That’s a big question with an even bigger answer. And it’s certainly not an easy answer by any stretch of the imagination. We discussed this question with some of our leading art experts, foremost veterans of the games’ industry with a staggering amount of experience collected over the past three decades.
Ultimately, that’s a question they would like to answer – but it requires multiple parts. It would be better to discuss the key elements that are critical to the development of the final piece. Whether you’re working on 2D or 3D character art, always start with the basics. If we’re talking about the difference between good character design and bad character design, there’s no better place to start than the fundamentals.
Character Artists and Designers
Quickly, before jumping into the question, let’s describe the job of a character concept artist or character designer. For those who don’t know, these are the people behind every character you’ve seen. Whether comics, movies, games, or even theatre, any visual medium you can think of has a character concept artist or character designer working behind the scenes.
These people work from maybe an idea or an initial thought, sometimes even just a single line or description of what the project wants or needs. They create the beginning of what will become a moving and talking character. In games, which we’ll be focusing on, they start with the concept art and design. Once confirmed, likely after several drafts and iterations, this would be passed down the line. Next up is a 3D modeler, who then hands it off to a rigger, and then an animator.
This workflow is key, our experts said, in understanding why collaboration is so important. If an artist creates without consideration for the steps to follow them – then the design will run into issues. Without the input of a modeling, rigging, and animation, a project might end up with a wonky character that has no actual way to walk!
Even before fundamentals, let’s answer the question of why we aim for good character design. The image of a character, does it matter that much? Well, of course!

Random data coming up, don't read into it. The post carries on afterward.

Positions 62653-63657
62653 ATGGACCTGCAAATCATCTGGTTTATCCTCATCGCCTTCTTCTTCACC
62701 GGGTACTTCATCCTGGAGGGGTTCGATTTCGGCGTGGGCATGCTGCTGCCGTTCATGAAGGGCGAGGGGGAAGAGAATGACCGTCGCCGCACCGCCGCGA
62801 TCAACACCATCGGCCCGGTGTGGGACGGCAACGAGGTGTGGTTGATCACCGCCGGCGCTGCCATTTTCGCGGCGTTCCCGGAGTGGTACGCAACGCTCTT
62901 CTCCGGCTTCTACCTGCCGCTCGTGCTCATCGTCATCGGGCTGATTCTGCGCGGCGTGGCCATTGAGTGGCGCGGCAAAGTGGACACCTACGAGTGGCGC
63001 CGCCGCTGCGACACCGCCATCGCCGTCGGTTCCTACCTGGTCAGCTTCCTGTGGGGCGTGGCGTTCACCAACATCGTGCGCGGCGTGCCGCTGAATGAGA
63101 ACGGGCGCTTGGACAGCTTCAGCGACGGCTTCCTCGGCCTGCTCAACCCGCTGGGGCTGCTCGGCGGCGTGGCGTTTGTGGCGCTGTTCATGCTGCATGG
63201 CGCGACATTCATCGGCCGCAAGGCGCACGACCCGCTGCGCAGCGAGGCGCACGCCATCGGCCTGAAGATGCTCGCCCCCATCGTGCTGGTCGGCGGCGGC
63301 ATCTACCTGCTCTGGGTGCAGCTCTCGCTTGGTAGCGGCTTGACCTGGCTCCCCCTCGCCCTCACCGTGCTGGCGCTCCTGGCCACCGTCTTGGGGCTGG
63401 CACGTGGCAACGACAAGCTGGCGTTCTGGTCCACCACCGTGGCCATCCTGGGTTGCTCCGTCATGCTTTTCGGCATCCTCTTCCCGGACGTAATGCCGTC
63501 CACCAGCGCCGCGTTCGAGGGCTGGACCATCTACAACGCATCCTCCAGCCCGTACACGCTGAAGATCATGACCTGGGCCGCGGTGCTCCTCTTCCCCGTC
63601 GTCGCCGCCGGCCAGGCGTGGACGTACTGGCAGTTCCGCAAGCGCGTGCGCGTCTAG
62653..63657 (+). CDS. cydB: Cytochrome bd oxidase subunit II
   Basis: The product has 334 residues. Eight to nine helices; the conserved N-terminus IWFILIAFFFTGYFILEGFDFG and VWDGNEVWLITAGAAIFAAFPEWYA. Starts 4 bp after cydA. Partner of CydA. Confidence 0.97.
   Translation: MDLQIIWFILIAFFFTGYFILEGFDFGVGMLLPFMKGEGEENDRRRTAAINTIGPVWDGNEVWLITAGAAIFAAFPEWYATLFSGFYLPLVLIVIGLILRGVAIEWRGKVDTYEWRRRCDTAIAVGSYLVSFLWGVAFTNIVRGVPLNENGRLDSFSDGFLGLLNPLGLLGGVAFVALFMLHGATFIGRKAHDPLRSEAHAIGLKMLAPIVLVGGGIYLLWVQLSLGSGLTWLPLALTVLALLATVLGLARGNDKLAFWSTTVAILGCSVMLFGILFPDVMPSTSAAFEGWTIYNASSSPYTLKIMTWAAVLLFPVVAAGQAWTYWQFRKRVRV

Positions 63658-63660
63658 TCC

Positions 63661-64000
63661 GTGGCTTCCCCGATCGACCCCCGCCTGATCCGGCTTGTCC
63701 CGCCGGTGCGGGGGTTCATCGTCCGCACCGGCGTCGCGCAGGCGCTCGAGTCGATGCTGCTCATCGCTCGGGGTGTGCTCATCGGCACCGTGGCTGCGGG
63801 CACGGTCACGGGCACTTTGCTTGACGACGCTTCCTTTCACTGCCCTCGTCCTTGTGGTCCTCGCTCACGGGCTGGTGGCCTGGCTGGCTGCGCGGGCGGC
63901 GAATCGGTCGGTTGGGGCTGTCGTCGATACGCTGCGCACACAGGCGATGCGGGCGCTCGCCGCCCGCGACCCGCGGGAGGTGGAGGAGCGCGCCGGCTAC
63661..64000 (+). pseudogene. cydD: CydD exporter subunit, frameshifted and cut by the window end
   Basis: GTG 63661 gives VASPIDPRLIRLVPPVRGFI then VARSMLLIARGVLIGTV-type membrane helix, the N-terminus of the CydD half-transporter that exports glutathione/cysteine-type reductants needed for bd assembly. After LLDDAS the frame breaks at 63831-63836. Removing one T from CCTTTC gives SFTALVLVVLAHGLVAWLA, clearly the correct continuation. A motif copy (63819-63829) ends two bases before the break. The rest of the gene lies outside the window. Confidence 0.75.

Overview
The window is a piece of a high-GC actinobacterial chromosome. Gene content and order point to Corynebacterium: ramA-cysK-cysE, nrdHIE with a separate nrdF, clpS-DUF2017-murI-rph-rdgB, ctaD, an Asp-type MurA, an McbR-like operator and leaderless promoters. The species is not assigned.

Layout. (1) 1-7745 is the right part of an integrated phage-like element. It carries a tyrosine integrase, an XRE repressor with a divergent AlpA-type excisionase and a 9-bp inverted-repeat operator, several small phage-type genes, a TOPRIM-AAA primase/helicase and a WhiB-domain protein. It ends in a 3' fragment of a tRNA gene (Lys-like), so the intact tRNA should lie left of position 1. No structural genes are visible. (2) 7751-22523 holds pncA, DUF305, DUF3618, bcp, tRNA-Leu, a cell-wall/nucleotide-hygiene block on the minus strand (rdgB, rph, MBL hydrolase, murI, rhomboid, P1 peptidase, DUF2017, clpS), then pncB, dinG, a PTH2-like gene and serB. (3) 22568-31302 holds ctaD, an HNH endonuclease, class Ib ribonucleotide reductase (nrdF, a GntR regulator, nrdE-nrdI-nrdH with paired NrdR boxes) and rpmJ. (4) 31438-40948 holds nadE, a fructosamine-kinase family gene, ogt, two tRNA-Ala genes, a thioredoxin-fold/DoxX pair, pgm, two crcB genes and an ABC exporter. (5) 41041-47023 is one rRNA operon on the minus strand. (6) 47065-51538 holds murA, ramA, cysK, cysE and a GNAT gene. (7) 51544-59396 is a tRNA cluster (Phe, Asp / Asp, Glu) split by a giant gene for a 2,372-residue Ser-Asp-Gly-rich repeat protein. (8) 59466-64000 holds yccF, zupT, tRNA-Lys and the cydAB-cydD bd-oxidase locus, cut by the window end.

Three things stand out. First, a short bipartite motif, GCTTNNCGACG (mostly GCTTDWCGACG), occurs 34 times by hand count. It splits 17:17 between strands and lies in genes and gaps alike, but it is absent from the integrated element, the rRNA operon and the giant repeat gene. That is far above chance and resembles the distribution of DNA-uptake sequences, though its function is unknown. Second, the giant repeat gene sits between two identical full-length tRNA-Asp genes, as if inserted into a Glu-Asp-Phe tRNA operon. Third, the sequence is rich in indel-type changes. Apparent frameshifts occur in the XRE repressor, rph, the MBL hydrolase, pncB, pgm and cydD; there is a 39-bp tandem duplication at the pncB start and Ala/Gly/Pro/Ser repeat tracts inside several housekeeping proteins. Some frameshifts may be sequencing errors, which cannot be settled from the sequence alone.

First impressions are huge, in real life and in media. We make decisions and assumptions based on appearances every day. The things we see on a person, what they wear, how they look and move, these things influence us. They define our initial impression, which is often difficult to shift.
This is true in real life and, in media, it’s absolutely integral to a character’s place in the narrative. Once we’re introduced to a character in a game or film, their initial appearance is the immediate impression we get – followed by their first actions. These things tell us what type of character they are.
The Artist’s Language
When talking about this topic with our experts, they did have a clear answer for the fundamentals. There can be no good character without a proper foundation. At the beginning of all good character design is shape language and a strong understanding of anatomy.
They were firm in this idea – that the fundamentals were truly the core to it all. An expert in using the tools of an artist can create something amazing, but without the fundamentals – they will eventually stall. They said that anatomy comes first in everything. No matter the style and then a good understanding of shape language.
Anatomy is fairly straight forward. Knowing how limbs and joints interact, how bodies work and how different parts of ourselves work together to create fluid movement. The understanding of how parts actually move is key, whether you’re creating a human or some inhuman monstrosity. After all, understanding how something works is key in breaking the rules.
Squares, Circles, and Triangles
But what is shape language? Well, honestly, you already understand it! It is the communication of meaning through shapes we understand. This is often distilled into posture and style, but it all comes down to shapes.
Squares are strong and firm – signifying powerful or immovable entities. Circles are organic and smooth; they help tip us off to warmth or welcoming characters. Triangles are sharp and exaggerated. Depending on how they’re used, they can exaggerate authority or show us keen confidence.
These are all very basic examples, and there’s no steadfast rules here. Just guidance. And a good artist will pull on these unconscious understandings to give us impressions of a character before they’ve said a word.
Fundamentals Give Meaning
Good character design is defined by fundamentals and the increased focus of iterations. Style is narrowed to perfection and the characters can be discovered at a glance.
Ultimately, characters get this attention because most media is character driven. Our teams understand that audiences and players relate to characters before the overall narrative. We feel for the people inside these experiences.
Sympathizing and empathizing with characters and these moments are key to the experience of entertainment. And the moments of sorrow and grief, triumph and victory, will only land if we relate to the character enduring them. And their design, their appearance, is the first step in creating this relationship.
If you’d like to see what our artists can do for you and create a visually compelling character, get in touch. You can see more of our art and design services on our website, alongside our portfolio, and a plethora of other game and entertainment services.